three crops, a smaller proportion was exported than during any of the preceding
decades. Wheat exports dropped from 26 to 9 percent of our production between
the 1920's and the 1930's. At the beginning of the century, we exported nearly
two-thirds of our cotton production.




153

BRETTON WOODS AGREEMENTS ACT
QUANTITIES OF UNITED STATES AGRICULTURAL EXPORTS, 1915-39

Index
(1924-29=100)

.

Quantities of United States agricultural exports, by 5-year periods, 1915-39 1
[Index numbers, calendar years 1924-29=100]

Period

1915-19
1920-24
1925-29__._ .
1930-34
1935-39 .

Total Cotton, Agricul- Tobactural,
agricul- includ- except co, unmanuing
tural
cotton factured
linters
106
103
98
73
60

68
74
101
90
67

141
130
95
57
53

91
91
104
87
85

Fruits

Wheat
and
flour

38
56
105
107
109

120
140
92
40
34

i Simple average of index numbers by 5-year periods.
Source: U. S. Department of Agriculture, Agricultural Statistics, 1942, p. 540.




Other
grains

Cured
pork

94
22
64

322
180
78
29
16

Lard,
including
neutral
67
113
95
63
22

154

WOODS AGREEMENTS ACT

BRETT

il production in the United States, 1909-44

Volume of agricul

[Index 1935-39=100]

Year

1909
1910
1911
1912
1913
1914
1915
1916
1917
1918
1919
1920
1921
1922
1923
1924
1925
1926

Ti
f
c
pro

Total
agricultural
3 products J

79
79
83
1

85
81

86
86
83
86
90

&

91

8
84

92
83

92

91

95
97

94
98

93
97

97
100

Year

1927
1928
1929
1930
1931
1932
1933 . .
1934
1935 . .
1936
1937
1938
1939
1940
1941
1942
1943
1944 2

Total
Total
agriculfood
tural
products products!

97
100
97
98
100

96
97
100

98
102
99
98
102
%
96
93

93
97

91
94

101

106

103
106

103
105

111

110

115
125

113
124

132
137

129
133

1

Includes in addition other feed grains, hay, cotton, tobacco, hops, soybeans, flaxseed, wool, and mohair.
Preliminary.
Source: U. S. Department of Agriculture, Bureau of Agricultural Economics, the National Food Situation
October 1942 and January 1945.
2

•45
The total volume of agricultural production in 1944 was 33 percent above the
prewar average and over 47 percent greater than the 1918 production. Favorable
growing weather, improved farming methods, and hard work on the part of farm
families have resulted in the greatest volume of agricultural production in our
history.




BRETTON WOODS AGREEMENTS ACT

155

Percent of production of leading commodities exported, 1929, 1933, 1938 and 1941
Percent exported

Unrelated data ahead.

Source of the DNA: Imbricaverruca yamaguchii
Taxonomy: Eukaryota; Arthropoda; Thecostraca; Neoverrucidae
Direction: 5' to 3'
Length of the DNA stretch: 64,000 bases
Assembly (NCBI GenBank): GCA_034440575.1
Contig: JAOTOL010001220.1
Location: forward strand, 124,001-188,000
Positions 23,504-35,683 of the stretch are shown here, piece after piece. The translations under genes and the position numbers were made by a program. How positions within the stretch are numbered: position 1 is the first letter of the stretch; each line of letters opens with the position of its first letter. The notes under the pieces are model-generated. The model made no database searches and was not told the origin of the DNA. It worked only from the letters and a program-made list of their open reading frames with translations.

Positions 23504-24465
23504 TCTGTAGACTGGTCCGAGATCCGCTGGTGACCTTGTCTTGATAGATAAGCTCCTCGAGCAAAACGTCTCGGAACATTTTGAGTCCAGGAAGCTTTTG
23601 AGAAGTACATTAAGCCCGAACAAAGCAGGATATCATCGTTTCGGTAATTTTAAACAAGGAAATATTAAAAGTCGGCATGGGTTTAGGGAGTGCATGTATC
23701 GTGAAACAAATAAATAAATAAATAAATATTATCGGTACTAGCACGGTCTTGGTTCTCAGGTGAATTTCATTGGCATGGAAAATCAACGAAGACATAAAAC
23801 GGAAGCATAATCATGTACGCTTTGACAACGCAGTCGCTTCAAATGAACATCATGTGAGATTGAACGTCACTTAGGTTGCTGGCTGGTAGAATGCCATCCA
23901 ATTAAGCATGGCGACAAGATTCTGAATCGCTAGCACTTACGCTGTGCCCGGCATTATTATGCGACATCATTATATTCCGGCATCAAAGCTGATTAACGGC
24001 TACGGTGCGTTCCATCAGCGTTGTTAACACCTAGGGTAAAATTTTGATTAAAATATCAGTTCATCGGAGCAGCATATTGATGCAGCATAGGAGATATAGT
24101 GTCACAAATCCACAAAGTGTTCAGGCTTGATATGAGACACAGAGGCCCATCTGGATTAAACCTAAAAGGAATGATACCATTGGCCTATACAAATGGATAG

Commodity
1929

Crude materials:
Tobacco leaf
Cotton
Anthracite coal
Bituminous coal.
Crude petroleum.
__.
Phosphate rock
Foodstuffs and beverages:
Meat products
Lard
Milk, condensed, evaporated, and dried.
Rice
Wheat
Cottonseed
_.
Canned vegetables
Grapefruit, fresh
_ _
Oranges, fresh .
__
Apples fresh
Pears, fresh
Dried fruits
._.
_.
Canned fruits
Semimanufactured and finished manufactures:
Leather
Cigarettes
Cornstarch and corn flour
Cotton cloth including duck
Lumber and timber
Paper and manufactures
Coke
Refined mineral oils
Petroleum asphalt

_

__

_

_.

_.

._

._

. - _ .

Sulfur, crude (shipments) _ _ . . .
_
Rolled iron and steel products
Plates and sheets (iron and steel)
. . . .
Tubular iron and steel products
__
Aluminum (ingots, plates, sheets bars, etc.)
Copper, refined
.
_
Lead, refined
Zinc (slabs, plates, blocks, sheets, etc.)
Agricultural implements and machinery
Automobiles (cars, trucks, busses)
Aircraft and parts, including engines

..

1938

1941

41
55
5
3
3
41

_

..

1933

..

39
66
2
3
4
45

29
30
4
3
6
52

12
8
6
4
2
38

3
34
4
33
18
13
3
7
10
16
16
46
23

1
24
2
15
5
7
1
9
7
14
19
39
21

1
12
1
21
12
3
1
6
10
7
16
36
13

3
17
15
26
5

9
7
22
7
8
4
2
20
12
35
6
6
6
8
36
9
3
25
13
10

6
2
6
4
9
3
2
12
8
32
3
3
5
7
41
9
1
30
7
27

5
4
4
4
4
3
2
11
5
36
8
9
5
4
53
12
1
17
14
27

(l)

4
6
1
2
35
18
4
4
17
5
2
4
1
11
3
21
10
7
7
13
11
2
•

11

14
7
56

* Less than 0.5 percent.
NOTE.—For details concerning appropriate footnotes, see table 33, pp. 53-54. Summary of Foreign Trade
of the United States, Calendar Year 1941, May 1944, U. S. Department of Commerce/Bureau of Foreign
and Domestic Commerce.

In 1938 the following proportions of our production of various agricultural
products were exported: Cotton, 30 percent; wheat, 12 percent; leaf tobacco, 29
percent; lard, 12 percent; rice, 21 percent; oranges, 10 percent; apples, 7 percent;